Early evidence of cranial surgical intervention in Abdera, Greece : A nexus to on head wounds of the hippocratic corpus

Part of : Mediterranean archaeology & archaeometry : international journal ; Vol.6, No.1, 2006, pages 5-18

Section Title:
This paper presents the case study of a cranial surgical intervention involving head traumaat the right occipito-parietal region carried out during the second half of the 7th century B.C.the Archaic Period, on an adult female individual, a member of a larger group of colonists fromKlazomenai, [one of the twelve cities of the Panionian League in Greek Asia Minor], whoendeavored to found the city of Abdera (Herodotus: Historia) in Aegean Thrace.The wound, suspected to have been caused by a sling shot, must have caused a compressedcranial fracture, endangering the dura mater and necessitating a surgical intervention resultingin a 14.78mm by 9.19mm cerebral opening by the method of scraping, as opposed totrepanation, for the removal of bone splinters and possibly of the lodged projectile, for theobliteration of fissure fractures, and for the subsequent therapy of the wound.Of great importance to medical science is the opportunity afforded by the treated woundwhich provides a nexus predating the methodological and procedural approaches of the late5th century B.C. recommended in the Hippocratic treatise On Head Wounds (HippocraticCorpus: III), specifically as it refers to protocols of examining, diagnosing, and surgicallytreating and caring for head trauma - a rich legacy of medical knowledge and practice ofancient Greek Medicine.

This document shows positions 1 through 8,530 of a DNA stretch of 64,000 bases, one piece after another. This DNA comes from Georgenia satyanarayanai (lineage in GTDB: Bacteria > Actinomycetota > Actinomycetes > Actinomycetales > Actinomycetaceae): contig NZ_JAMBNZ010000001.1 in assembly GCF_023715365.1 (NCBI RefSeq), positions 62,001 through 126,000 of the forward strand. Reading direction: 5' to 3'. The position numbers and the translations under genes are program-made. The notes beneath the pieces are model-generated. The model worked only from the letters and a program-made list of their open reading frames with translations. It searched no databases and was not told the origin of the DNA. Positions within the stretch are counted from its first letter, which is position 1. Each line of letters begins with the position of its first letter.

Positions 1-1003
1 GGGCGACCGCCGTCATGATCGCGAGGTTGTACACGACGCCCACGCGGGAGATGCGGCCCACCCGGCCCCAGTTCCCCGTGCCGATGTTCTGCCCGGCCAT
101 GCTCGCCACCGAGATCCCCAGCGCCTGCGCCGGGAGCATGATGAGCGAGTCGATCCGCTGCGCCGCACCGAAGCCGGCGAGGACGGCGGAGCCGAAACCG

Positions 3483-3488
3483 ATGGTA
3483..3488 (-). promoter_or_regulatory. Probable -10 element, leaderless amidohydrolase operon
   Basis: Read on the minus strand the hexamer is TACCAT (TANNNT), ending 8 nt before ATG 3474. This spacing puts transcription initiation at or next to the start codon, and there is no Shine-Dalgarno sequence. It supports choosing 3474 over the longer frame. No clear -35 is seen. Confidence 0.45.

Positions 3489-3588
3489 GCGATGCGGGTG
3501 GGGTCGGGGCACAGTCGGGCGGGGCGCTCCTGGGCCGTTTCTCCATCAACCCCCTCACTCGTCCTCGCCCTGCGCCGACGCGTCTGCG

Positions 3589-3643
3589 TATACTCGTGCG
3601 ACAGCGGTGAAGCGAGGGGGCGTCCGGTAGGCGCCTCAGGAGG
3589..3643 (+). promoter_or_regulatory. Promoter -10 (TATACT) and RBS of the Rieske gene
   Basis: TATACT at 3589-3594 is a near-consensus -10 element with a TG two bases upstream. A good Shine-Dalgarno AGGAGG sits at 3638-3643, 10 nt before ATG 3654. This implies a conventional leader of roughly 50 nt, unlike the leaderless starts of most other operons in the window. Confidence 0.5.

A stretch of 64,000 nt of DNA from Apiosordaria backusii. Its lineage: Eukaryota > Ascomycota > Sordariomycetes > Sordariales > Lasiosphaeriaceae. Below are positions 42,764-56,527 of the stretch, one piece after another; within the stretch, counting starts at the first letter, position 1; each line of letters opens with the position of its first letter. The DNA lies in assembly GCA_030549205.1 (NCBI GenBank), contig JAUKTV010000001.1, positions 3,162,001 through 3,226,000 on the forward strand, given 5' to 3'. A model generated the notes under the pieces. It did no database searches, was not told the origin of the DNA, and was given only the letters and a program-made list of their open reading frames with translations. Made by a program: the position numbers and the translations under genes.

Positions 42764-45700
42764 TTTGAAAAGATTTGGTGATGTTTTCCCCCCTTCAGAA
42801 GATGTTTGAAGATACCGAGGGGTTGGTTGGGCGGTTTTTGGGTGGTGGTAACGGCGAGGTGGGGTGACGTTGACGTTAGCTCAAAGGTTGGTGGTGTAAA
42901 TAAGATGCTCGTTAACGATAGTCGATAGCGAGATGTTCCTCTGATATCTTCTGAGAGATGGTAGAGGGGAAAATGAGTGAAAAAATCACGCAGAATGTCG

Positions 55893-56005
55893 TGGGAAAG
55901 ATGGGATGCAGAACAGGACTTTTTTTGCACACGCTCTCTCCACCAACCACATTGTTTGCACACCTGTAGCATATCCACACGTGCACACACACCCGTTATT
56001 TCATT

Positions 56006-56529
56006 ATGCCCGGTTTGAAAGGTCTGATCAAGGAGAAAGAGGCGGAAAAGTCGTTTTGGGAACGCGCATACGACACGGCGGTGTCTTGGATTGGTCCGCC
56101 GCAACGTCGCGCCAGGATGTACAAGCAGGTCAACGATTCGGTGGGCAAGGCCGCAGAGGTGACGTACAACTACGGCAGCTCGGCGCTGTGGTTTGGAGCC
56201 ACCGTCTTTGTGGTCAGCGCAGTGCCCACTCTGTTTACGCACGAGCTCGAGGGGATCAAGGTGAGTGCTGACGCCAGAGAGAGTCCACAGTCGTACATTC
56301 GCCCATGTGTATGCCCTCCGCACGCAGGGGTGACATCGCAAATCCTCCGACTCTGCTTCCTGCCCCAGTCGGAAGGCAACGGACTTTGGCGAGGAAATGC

Subject (LC):
Cranial surgical intervention, Abdera, Head wounds, Hippocratic Corpus